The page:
Revealed: The Weird And Wonderful Things People Have Done With Ashes

The traditional funeral has been laid to rest, giving rise to some truly unique tributes.
Set of colored antique vases. Vector illustration. Pottery ceramic, pot object crockery
S-S-S via Getty Images
Set of colored antique vases. Vector illustration. Pottery ceramic, pot object crockery

For decades, ashes have been held in ornate urns on top of mantelpieces or scattered across places of beauty – but times are changing. When it comes to honouring the memories of loved ones, Brits aren’t afraid to get creative.

A new survey from funeral director Co-op revealed the top 10 most unique ashes tributes. With cremations now making up 82% of Co-op’s funerals, there has been a shift in the way people scatter or keep their loved ones’ ashes, the report found.

In the last year, there’s been a 21% rise in the number of people choosing to put ashes into jewellery keepsakes, with the most popular choices being rings, paperweights and pendants, Co-op said.

The results are based on a poll of 4,000 UK adults via YouGov, as well as insights from its funeral directors, who have collectively conducted half a million funerals in the last five years.

So, what are the 10 most unique ashes tributes?

1. Inside the furnace of a steam train.

2. Inside a firework.

3. Creating a tattoo (with the ash included in the ink).

4. Scattering during a skydive.

5. Sent up over the sea inside a balloon.

6. Putting them in a model aeroplane.

7. Taking them around the world.

8. Putting them inside a car so they can always travel with them.

9. Keeping them inside a rucksack so they could be carried everywhere.

10. Scattering at a US baseball ground.

The findings form part of Co-op’s 2019 Funeral Trends report, which showed a decline in tradition and a rise in celebrating individuality. Just one in 10 people said they would want a traditional religious funeral and a further two fifths see funerals becoming more informal in the future. Some are opting to forgo the ceremony altogether and instead believe the wake holds more value.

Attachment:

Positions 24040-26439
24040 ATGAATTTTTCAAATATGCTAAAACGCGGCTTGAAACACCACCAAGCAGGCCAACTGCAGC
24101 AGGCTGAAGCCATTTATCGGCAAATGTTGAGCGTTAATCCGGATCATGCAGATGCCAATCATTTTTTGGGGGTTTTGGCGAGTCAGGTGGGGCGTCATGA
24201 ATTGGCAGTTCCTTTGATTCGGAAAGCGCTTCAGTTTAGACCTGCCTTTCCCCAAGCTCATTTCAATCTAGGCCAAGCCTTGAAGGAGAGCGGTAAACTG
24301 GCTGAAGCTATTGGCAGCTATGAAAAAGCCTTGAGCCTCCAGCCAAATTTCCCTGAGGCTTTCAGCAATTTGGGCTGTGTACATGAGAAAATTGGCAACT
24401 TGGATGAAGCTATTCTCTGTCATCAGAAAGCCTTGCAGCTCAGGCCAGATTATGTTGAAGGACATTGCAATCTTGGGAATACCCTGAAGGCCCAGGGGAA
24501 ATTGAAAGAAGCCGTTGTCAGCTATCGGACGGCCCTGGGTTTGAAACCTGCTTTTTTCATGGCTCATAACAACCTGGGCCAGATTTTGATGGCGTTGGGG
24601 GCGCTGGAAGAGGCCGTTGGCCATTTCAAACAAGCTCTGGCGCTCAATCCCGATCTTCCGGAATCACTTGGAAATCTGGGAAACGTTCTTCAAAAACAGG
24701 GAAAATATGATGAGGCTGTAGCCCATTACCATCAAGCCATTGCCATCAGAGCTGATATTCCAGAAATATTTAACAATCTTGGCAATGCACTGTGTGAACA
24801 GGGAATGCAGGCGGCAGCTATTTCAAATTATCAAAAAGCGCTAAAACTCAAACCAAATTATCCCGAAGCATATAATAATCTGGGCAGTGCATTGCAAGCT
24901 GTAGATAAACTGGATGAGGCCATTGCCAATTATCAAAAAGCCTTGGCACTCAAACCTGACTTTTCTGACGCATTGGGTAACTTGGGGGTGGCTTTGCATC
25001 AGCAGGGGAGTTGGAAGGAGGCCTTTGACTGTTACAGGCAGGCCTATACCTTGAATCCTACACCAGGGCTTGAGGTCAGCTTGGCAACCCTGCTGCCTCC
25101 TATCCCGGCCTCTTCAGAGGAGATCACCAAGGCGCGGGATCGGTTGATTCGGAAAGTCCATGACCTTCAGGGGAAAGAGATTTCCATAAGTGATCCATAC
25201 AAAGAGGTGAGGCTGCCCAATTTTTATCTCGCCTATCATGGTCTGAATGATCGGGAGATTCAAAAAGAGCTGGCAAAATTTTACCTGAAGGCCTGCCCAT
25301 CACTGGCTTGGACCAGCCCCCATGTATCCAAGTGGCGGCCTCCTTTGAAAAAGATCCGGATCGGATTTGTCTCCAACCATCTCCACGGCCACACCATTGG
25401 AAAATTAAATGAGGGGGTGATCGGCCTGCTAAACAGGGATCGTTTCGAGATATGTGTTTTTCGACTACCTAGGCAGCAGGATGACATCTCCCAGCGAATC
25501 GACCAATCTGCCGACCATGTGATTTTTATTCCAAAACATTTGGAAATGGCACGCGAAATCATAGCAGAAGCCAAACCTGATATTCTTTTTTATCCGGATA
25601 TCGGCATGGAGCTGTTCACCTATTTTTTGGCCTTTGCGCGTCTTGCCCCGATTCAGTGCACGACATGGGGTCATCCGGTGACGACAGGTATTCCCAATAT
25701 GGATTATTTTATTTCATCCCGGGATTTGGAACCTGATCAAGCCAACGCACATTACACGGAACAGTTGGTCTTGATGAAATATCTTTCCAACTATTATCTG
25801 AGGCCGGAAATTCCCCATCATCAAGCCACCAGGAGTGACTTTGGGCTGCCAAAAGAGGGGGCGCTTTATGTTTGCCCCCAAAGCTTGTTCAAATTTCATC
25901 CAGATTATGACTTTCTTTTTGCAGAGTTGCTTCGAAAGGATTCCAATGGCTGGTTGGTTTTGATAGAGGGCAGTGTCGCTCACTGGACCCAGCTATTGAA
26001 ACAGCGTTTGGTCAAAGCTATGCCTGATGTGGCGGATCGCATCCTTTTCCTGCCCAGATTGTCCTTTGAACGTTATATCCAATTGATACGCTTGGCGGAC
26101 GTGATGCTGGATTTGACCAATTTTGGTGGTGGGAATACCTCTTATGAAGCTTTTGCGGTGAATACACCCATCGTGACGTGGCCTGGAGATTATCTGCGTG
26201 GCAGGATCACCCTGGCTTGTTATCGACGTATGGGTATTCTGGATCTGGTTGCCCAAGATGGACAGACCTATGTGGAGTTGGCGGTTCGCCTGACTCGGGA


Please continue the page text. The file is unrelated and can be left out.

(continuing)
Requests for alternative hearses have also risen by a fifth in the past three years, Co-op said. Some of the most unique vehicles they’ve seen include an Only Fools and Horses hearse, a canal boat, a milk float, a tandem bicycle and a lorry.

People have also been opting to place weird and wonderful items inside their coffins – from a Chinese takeaway to a false leg and, *sighs*, a mobile phone. One person requested that they be buried with an Argos catalogue alongside them, while another wanted their trusty dustpan and brush.

More than 80% of Co-op’s funeral directors have reported an increase in families asking mourners not to wear black at services. In the last year, nine out of 10 of Co-op’s employees have conducted funerals where mourners wore bright colours, and 85% have arranged funerals where guests wore the deceased’s favourite hue.

“The funeral sector is rapidly changing,” said Samantha Tyrer, managing director of Co-op Funeralcare. “Whilst 16.5 million of us still feel uncomfortable talking about death, we’re clear on what we want and in the majority cases, it’s no longer a traditional funeral service.”

Tyrer also urged people to make their funeral wishes known to loved ones. “Our funerals represent the unique life an individual has lived,” she added. “The choices are endless and so it’s absolutely crucial that people make their wishes known to ensure they’re not missed.”